System architectures straight from the construction kit

22.1.2020

Fraunhofer IZM is paving the way for innovative system architectures based on chiplets.

© Fraunhofer IZM
3D module with TSV interposer and electronic components set up by means of FlipChip as preliminary stage for the chiplet technology.
© Fraunhofer IZM
High-density wiring carriers for chiplets require production techniques similar to those used in semiconductor manufacturing.
Further information can be found in the RealIZM blog, where Dr. Michael Töpper explains the opportunities and challenges presented by chiplet technology.

As miniaturization progresses, Moore’s Law will also reach its limits at some point: production in the 7 nm range is already underway and the jump to the 5 nm range is imminent. With conventional system architectures, the development costs of chips of this size are hardly economically viable. Further increases in performance will require a change to modular chip architectures, as Moore himself anticipated as early as 1965. One promising approach for a “construction kit system” such as this includes what are known as chiplets.

Chiplet technology

Chiplets are integrable individual components with which a wide variety of IPs can be combined in a modular fashion. This principle allows the use of already existing structures, so that only a few parts – e.g., those in the sub-7 nm range–- have to be redesigned. This minimizes the development costs for new, more powerful chips and also increases their energy and space efficiency. This approach also allows analog or III-V components of an IC, combined with newly designed functions, to be assembled on a chip – an ideal basis for heterointegration.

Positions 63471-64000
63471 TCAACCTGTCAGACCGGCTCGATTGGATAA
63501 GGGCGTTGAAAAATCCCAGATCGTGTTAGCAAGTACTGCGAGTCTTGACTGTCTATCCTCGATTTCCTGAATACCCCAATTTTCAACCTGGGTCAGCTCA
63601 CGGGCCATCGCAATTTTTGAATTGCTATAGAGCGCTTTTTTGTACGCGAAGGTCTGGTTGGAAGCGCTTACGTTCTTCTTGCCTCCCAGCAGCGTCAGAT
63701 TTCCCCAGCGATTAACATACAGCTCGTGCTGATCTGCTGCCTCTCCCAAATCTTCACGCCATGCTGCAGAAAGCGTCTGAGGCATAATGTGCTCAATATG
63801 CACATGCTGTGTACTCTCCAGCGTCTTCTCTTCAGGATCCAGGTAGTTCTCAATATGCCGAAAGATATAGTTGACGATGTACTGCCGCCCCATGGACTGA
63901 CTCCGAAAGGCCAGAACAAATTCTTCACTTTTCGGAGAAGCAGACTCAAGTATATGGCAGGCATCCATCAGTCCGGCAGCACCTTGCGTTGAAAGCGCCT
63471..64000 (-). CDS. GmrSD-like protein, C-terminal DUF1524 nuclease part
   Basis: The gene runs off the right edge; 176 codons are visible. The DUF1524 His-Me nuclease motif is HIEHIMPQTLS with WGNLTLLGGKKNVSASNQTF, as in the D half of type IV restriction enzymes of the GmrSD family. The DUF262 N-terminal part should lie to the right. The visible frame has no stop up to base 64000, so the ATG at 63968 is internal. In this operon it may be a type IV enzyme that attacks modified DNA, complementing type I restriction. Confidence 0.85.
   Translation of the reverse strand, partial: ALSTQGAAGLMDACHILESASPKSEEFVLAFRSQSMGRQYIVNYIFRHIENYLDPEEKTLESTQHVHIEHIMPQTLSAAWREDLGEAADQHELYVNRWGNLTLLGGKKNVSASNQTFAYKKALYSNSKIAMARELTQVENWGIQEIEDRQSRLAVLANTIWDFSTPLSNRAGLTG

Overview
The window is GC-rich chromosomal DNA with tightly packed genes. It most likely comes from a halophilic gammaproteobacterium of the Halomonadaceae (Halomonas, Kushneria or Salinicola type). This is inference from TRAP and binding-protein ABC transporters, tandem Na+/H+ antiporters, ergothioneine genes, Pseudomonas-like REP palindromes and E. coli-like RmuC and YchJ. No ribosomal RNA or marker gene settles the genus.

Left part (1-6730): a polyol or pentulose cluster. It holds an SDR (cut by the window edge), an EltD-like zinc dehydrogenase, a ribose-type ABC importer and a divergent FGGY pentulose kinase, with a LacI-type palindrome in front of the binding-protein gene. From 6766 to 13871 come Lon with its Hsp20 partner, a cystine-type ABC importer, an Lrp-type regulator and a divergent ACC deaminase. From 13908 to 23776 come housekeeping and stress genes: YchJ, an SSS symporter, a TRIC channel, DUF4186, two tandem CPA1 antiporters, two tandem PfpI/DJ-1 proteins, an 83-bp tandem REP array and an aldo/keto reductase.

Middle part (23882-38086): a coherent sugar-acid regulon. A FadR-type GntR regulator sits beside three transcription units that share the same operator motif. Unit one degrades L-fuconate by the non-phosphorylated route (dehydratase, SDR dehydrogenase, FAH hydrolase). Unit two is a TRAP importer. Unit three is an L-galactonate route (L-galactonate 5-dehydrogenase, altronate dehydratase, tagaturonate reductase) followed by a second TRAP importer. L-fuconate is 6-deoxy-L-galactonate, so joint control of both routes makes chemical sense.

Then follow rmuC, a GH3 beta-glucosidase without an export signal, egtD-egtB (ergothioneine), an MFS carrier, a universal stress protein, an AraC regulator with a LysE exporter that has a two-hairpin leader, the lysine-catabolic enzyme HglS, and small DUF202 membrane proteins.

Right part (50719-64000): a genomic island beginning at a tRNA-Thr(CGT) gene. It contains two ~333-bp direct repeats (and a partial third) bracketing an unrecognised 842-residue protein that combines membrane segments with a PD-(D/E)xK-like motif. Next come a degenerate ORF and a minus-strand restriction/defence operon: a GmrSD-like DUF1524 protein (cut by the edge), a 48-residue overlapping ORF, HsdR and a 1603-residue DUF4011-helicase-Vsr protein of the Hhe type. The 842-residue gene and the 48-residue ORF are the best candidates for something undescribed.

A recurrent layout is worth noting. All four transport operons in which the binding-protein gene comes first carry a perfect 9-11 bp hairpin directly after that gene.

Chiplets are already in use today and could soon become the new basic structure of technology development in the semiconductor industry.

Perspectives and challenges

The Fraunhofer Institute for Reliability and Microintegration IZM is developing both high-density 3D wiring systems on silicon and organic substrates and equipping technologies to further explore the possibilities of chip technology. Researchers at Fraunhofer IZM are also working on questions of reliability and the optimization of power loss, which are of central importance especially for applications such as autonomous driving.